Utopias: Welfare Theory and Social Policies for a 'Good Society' PUBPOL4035

  • Academic Session: 2019-20
  • School: School of Social and Political Sciences
  • Credits: 20
  • Level: Level 4 (SCQF level 10)
  • Typically Offered: Semester 2 (Alternate Years)
  • Available to Visiting Students: Yes
  • Available to Erasmus Students: Yes

Short Description

This course examines welfare theory and social policies through an exploration of diverse philosophical and political ideas about what constitutes a 'good society'. Critical analysis and evaluation of competing ideological perspectives will be made in the context of social and ethical issues, including environmental concerns; 'race' and ethnicity; and the dialectics of power, community, and individualism.

Timetable

A weekly two hour teaching session

Requirements of Entry

Mandatory Entry Requirements

Entry to Honours Social & Public Policy normally requires a grade point average of 12 (grade C3) over Social & Public Policy 2A and 2B (formerly Public Policy 2A and 2B) as a first attempt.

Excluded Courses

None

Co-requisites

None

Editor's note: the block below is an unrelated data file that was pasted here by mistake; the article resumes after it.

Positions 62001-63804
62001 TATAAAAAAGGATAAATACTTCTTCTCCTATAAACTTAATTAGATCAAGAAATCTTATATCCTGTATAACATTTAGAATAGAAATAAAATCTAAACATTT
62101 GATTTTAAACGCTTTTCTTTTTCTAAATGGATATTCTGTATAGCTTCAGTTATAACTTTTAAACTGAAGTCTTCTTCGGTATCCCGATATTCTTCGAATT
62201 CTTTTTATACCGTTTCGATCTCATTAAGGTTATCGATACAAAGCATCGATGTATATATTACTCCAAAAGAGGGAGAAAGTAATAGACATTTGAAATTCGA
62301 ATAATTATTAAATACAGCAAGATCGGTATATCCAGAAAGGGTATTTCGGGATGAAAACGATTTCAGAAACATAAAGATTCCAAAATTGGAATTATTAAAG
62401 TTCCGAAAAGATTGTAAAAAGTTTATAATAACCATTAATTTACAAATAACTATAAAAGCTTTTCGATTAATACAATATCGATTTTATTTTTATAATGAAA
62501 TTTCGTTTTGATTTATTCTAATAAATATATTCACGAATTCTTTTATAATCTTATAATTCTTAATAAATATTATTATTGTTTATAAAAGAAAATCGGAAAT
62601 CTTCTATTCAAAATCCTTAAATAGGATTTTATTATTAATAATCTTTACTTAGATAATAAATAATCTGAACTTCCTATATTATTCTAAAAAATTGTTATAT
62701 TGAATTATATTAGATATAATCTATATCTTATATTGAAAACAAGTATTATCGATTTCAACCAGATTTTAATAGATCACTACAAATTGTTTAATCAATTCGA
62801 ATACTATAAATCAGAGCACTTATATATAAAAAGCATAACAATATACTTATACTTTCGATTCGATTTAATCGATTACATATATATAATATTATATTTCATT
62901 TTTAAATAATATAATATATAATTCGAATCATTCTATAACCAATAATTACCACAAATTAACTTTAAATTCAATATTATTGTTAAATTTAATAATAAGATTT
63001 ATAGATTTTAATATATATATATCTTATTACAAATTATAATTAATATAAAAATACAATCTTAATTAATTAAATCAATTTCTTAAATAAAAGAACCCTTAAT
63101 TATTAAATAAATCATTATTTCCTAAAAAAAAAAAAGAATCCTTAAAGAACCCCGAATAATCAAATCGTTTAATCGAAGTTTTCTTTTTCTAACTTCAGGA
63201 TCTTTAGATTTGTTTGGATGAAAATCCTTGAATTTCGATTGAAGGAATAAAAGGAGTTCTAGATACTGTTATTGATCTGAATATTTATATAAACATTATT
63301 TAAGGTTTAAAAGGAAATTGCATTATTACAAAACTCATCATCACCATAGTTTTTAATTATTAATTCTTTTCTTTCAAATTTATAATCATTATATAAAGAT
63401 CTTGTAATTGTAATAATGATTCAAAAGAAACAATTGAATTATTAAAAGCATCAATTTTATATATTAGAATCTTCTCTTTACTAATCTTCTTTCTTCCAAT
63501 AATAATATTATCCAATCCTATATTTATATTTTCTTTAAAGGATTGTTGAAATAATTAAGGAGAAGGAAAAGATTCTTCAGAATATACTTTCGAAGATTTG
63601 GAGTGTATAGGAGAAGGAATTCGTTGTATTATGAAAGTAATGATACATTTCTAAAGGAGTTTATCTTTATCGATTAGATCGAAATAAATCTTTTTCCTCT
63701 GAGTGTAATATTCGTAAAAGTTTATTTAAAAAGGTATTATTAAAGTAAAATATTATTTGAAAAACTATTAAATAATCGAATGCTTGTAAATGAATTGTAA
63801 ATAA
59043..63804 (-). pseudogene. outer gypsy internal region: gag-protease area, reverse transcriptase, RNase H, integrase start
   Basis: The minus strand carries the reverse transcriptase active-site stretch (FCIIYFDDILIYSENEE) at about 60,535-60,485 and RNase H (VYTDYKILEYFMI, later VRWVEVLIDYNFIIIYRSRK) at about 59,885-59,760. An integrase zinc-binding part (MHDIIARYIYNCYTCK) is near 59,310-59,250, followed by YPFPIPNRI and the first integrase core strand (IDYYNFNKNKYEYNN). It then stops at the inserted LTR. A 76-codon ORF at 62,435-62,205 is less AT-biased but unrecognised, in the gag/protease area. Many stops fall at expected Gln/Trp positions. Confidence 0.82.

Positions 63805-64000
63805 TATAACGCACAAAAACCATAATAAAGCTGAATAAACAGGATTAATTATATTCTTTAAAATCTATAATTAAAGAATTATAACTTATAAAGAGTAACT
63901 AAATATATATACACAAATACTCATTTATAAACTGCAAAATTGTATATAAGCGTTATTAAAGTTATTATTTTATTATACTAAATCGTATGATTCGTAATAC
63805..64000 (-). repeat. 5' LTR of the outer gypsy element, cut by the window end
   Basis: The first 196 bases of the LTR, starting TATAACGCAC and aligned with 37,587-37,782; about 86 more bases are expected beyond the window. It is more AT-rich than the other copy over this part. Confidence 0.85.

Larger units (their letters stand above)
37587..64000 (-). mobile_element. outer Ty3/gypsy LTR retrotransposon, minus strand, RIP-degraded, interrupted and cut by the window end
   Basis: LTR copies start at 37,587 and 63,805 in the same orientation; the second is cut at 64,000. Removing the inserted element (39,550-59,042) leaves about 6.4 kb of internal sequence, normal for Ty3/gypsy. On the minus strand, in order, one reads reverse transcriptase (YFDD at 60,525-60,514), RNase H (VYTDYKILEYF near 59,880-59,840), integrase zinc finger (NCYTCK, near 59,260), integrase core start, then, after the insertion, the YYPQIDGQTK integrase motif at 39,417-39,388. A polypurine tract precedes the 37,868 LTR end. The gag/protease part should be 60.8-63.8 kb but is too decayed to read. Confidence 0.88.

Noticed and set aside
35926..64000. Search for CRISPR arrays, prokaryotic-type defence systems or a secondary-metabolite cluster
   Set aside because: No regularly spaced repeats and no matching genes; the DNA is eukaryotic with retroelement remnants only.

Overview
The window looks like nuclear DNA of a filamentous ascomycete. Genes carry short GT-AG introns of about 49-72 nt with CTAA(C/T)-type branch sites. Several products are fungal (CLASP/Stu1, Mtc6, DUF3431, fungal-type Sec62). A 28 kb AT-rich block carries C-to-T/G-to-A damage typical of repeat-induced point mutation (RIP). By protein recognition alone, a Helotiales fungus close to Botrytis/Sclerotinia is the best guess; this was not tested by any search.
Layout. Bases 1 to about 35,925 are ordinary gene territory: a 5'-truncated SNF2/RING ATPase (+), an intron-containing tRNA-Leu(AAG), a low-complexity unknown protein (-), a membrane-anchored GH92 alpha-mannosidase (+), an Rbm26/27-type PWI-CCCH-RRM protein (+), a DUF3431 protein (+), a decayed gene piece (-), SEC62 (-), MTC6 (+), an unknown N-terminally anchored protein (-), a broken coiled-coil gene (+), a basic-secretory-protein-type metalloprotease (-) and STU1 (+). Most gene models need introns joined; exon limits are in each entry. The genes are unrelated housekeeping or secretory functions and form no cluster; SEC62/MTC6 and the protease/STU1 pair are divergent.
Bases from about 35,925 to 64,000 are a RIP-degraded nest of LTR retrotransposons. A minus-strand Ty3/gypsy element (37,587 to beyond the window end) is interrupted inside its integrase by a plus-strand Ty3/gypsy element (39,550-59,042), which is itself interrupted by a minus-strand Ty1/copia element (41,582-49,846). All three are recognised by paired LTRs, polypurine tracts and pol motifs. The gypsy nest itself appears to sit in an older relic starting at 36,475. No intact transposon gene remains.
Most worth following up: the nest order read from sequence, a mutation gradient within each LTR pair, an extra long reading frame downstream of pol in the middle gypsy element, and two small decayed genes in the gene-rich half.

Assessment

A essay of 2,500 words 40%.

A one hour exam 60%.

Reflective Learning log 20%

Students will be required to write a reflective learning log (500 words) outlining their:-

1.Active participation throughout the course, e.g. prepared for and contribute to small group work, whole class discussions and co-operate learning exercises, including online peer review

2. Reflections on how their active participation has affected their learning and development of graduate attributes 

Main Assessment In: April/May

Are reassessment opportunities available for all summative assessments? No

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Course Aims

The aims of the course are to:

■ define the concept and meaning of 'utopia' in multiple social and political contexts;

■ examine diverse and controversial perspectives on welfare theory and what constitutes a 'good society';

■ explore critically potential social policies that would be necessary to achieve a 'good society' within competing and contrasting ideological paradigms;

■ critically analyse the feasibility of achieving a 'good society' through a range of ideological, political, social and ethical lenses.

Intended Learning Outcomes of Course

By the end of this course students should be able to:

 

■ outline the meaning of the concept of 'utopia' and its relevance to social and public policy;

■ critically analyse a range of different ideological perspectives of welfare theory and a 'good society';

■ evaluate critically a series of potential social policy proposals in accordance with different views of a 'good society';

■ examine and assess the feasibility of achieving a 'good society' from a range of radical, conservative, classical, and contemporary viewpoints;

■ critically assess the development of their graduate attributes

Minimum Requirement for Award of Credits

Students must submit at least 75% by weight of the components (including examinations) of the course's summative assessment.